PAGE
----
Smart devices had made their way into the market almost a decade ago with a promise of ‘revolutionising’ our lives and giving us a ‘smarter’ edge over things. Even though devices like smartphones have made our lives easier as messages, calls and the internet are only a click away. But studies in the subsequent years about the usage of smartphones have proved otherwise as many of them have stated that they are more of a digital distraction that is damaging our minds. These phones have had a lasting impact on us by reshaping the way we think and interact.
A growing body of research by psychiatrists, neuroscientists, marketers and public health experts indicate that smartphones are causing real damage to our minds and relationships, measurable in seconds shaved off the average attention span, reduced brain power, declines in work-life balance and hours less of family time. And might have dented our ability to be creative and remember things.
In fact, they make us more vulnerable to anxiety. The level of addiction is ever increasing and the relationships and the understanding of the elemental role in the current setting are lost. According to a survey, the proportion of Americans who said internet use interfered with their family time shot up from 11 per cent to 28 per cent.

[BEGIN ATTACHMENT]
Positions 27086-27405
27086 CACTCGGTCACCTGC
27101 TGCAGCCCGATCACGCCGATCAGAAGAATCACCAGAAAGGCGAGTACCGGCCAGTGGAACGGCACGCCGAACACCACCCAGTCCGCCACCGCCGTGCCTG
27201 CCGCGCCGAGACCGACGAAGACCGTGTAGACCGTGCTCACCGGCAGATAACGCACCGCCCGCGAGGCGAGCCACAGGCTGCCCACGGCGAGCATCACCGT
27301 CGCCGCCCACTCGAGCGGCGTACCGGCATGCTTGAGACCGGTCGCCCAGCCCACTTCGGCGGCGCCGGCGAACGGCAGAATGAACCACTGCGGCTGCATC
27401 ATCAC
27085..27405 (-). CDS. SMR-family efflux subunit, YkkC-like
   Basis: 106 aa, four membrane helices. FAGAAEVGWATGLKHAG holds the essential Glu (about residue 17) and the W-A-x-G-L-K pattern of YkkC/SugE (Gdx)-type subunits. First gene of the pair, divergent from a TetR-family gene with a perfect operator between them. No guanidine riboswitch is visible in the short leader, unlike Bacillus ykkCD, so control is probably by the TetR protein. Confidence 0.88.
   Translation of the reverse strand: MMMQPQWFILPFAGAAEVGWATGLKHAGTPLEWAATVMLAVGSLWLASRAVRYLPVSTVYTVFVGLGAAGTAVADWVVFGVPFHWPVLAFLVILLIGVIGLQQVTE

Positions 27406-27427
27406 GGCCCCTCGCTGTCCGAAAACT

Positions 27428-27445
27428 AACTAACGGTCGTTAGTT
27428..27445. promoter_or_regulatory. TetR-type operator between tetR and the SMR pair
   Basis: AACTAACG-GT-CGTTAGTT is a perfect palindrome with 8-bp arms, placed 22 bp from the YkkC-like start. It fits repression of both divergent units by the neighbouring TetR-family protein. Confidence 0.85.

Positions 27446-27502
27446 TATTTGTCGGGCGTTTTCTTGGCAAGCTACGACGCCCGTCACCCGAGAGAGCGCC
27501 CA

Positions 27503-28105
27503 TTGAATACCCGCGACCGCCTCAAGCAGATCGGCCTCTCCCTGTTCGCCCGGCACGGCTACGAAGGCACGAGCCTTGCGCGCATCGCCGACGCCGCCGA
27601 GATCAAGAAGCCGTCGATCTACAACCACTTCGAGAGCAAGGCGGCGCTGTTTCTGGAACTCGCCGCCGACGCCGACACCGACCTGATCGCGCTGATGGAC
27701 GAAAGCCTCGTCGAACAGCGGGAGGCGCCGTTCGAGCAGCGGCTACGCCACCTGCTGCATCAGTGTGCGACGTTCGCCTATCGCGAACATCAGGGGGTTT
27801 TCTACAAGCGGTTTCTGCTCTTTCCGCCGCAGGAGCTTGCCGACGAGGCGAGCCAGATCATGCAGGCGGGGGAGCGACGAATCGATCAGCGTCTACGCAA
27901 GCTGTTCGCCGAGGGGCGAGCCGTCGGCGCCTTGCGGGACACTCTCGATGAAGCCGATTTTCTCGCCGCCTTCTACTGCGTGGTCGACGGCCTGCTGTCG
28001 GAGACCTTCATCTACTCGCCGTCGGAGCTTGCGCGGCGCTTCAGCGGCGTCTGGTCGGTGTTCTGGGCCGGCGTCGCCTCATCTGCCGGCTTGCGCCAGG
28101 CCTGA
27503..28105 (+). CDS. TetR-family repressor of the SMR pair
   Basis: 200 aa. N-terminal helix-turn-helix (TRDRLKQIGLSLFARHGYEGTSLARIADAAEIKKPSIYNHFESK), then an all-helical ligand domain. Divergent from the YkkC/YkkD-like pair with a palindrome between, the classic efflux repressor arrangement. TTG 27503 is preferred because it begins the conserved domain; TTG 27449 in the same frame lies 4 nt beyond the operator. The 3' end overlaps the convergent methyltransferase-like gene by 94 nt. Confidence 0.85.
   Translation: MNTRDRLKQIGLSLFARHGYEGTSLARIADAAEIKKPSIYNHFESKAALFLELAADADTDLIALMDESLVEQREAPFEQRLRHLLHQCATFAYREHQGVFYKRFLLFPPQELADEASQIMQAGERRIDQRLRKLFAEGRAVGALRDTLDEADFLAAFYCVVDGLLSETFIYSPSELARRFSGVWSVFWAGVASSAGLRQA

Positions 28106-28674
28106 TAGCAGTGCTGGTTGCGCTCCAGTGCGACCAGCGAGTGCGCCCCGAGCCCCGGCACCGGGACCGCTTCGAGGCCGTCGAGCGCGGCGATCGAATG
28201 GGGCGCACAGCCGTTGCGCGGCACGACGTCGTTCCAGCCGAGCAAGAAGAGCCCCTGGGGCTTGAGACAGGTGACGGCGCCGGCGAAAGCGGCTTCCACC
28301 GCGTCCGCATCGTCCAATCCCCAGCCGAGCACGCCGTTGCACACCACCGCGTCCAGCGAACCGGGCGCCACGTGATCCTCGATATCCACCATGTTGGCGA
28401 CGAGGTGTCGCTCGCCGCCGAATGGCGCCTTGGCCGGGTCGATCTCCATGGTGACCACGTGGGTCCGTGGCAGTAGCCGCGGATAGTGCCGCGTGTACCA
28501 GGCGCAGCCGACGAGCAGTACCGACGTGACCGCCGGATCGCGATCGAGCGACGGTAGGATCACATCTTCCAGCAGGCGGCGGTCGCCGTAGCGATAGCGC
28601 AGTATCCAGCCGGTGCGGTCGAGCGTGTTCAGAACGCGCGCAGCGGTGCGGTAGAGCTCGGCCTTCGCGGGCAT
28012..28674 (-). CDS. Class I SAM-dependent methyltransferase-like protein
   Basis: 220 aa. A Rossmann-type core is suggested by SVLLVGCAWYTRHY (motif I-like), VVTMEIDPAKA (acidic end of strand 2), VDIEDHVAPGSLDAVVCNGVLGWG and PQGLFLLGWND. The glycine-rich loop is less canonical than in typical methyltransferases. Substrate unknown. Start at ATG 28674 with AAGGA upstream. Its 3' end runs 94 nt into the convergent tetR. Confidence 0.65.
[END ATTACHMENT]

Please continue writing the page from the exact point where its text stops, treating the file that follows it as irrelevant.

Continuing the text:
Even though the addiction and dependence on smartphones is getting the better of us, the users are beginning to realise the downside of the device.
In 2017, ex-employees of Google, Apple and Facebook, had raised an alarm about smartphones and social media apps and their effects on children. And recently, prominent Apple investors have also asked the company to work towards and provide solutions for youth addiction to iPhone.
Sean Parker, ex-president of Facebook has also reportedly admitted that the social media platform was designed to hook users with spurts of dopamine, a complicated neurotransmitter released when the brain gets fresh knowledge. He said, "You're exploiting the vulnerability in human psychology. The inventors understood this, consciously, and we did it anyway. The short-term, dopamine-driven feedback loops that we have created are destroying how society works. It is eroding the core foundations of how people behave."
Many users have also gone on to argue that the distraction by smartphones have hampered their productivity and also made them unhealthy. According to a study by British psychologists in 2015, an average user looks at their phones about 150 times a day. The business model of the devices seem to ensure that we are constantly checking different sites, pages and apps, so that they can earn profits which in turn ensure us loosing out on our personal lives, creativity, health and even sleep.
While there are a lot of glaring flaws which seem to be damaging us severely, we need to find a mid-ground to balance technology and a human mind.